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Educational Programs in Clinical Research

MS in Clinical Research (CRSP)

MS in Clinical Research (CRSP)

CRSP Program Overview - MS in Clinical Research Type A (Thesis) and Type B (Capstone/Internship/Practicum)

 

The Case Western Reserve University's Master's in Clinical Research in the Clinical Research Scholars Program (CRSP) offers a Master's Degree in Clinical Research through two pathways: a Type A (Thesis) and Type B (Capstone/Internship/Practicum). Both pathways are a a flexible two-to four-year Master's programs which provide rigorous didactic education in clinical research methods coupled with either an in-depth mentored investigative thesis (Type A Pathway) or hands-on experience in conducting clinical research through a Capstone Project (Type B Pathway).

CRSP Type A Pathway was designed to prepare a new generation of clinical investigators for leadership roles in academia, government, and industry.

Whereas, CRSP Type B Pathway was created for individuals who may not be playing the role of principal investigator on a clinical research study, but who: (1) desire strong preparation in clinical research methods and associated statistical approaches; and (2) envision themselves playing a critical role on the clinical research team as a research assistant, study coordinator, or data manager. In this regard, the Type B Capstone project's goal is to provide the student with fundamental knowledge and/or experience in important tasks related to the clinical research endeavor.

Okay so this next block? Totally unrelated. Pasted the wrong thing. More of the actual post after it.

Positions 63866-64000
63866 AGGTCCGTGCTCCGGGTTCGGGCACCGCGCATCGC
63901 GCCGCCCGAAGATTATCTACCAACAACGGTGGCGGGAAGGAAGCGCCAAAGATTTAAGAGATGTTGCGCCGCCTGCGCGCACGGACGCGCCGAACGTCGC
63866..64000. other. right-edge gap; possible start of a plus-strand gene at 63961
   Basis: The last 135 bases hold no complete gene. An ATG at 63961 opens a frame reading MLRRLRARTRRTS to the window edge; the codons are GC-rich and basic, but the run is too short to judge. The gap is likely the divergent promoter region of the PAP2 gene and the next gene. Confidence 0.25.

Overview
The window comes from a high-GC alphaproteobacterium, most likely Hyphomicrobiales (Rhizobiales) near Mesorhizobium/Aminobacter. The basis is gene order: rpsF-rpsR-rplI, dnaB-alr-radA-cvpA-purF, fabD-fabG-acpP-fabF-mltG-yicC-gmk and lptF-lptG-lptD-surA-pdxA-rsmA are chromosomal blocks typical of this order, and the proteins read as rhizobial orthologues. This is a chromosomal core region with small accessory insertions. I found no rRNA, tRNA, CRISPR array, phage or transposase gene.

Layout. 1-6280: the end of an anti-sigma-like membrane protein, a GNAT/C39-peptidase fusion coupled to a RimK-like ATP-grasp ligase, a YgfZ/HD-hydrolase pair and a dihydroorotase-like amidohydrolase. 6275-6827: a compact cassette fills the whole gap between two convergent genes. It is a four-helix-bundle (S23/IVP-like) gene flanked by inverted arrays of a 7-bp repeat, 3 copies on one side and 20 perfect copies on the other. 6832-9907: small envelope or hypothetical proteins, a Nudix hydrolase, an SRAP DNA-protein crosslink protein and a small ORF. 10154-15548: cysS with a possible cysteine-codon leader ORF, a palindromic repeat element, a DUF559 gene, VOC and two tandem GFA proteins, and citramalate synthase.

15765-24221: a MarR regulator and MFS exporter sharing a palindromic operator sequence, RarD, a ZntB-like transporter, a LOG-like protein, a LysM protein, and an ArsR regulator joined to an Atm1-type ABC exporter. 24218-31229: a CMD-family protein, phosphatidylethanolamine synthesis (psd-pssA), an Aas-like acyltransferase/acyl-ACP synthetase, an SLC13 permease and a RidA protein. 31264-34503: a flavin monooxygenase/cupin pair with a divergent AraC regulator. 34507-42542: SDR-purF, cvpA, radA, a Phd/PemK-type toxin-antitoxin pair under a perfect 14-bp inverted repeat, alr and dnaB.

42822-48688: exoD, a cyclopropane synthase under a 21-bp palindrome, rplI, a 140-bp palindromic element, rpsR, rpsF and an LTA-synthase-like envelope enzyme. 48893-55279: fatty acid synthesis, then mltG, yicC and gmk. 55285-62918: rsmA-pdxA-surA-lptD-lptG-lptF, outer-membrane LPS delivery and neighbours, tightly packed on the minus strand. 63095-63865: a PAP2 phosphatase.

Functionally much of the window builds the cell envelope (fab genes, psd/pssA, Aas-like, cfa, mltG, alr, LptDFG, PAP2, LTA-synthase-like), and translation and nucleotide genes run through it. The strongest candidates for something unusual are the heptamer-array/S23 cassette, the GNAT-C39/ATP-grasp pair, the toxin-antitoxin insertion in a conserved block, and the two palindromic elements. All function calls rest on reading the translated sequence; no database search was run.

Training in clinical research and career development provides CRSP Scholars with an educational experience that prepares them to identify a research question and critically evaluate relevant literature; transform the question into a feasible and valid study design; develop and execute the study protocol; and analyze and effectively communicate the findings. The CRSP program consists of three parts: formal didactic modular and semester-long course work; a seminar series that focuses on communication skills required for career development; and an intensive mentored experience centered on a specific clinical research problem (Type A Pathway) or a Capstone Project (Type B Pathway).

It is expected that individuals so trained can master fully the challenges in clinical investigation of the next decade, particularly the new translational opportunities being developed. As such, they should be attractive candidates for positions in clinical science departments, research institutes, or industry.

Administrative Arrangements and Academic Units

The program resides in the Department of Population and Quantitative Health Sciences (PQHS) of the School of Medicine. The academic units involved include the Schools of Medicine, Nursing, Management, and Dentistry. The faculty is primarily drawn from the Departments of Medicine, Pediatrics, and PQHS from the School of Medicine. CRSP faculty is selected for expertise and commitment to teaching and mentorship in clinical investigation.

Participating Institutions

Definition of Clinical Research

Clinical research is viewed as a continuum that embraces studies involving interaction with patients, diagnostic clinical materials and patient-oriented data or populations in any of the following categories:

  • translational research
  • disease detection
  • diagnosis and natural history of disease
  • therapeutic interventions including clinical trials
  • prevention and health promotion
  • behavioral research
  • health services or outcomes research
  • epidemiology
  • community-based and managed care-based research

Underlying this diversity is a common set of disciplines with which the modern clinical investigator needs to have working knowledge. CRSP provides this core material in a complementary fashion with the specific technical research tools that Scholars learn during their individual mentored research experience.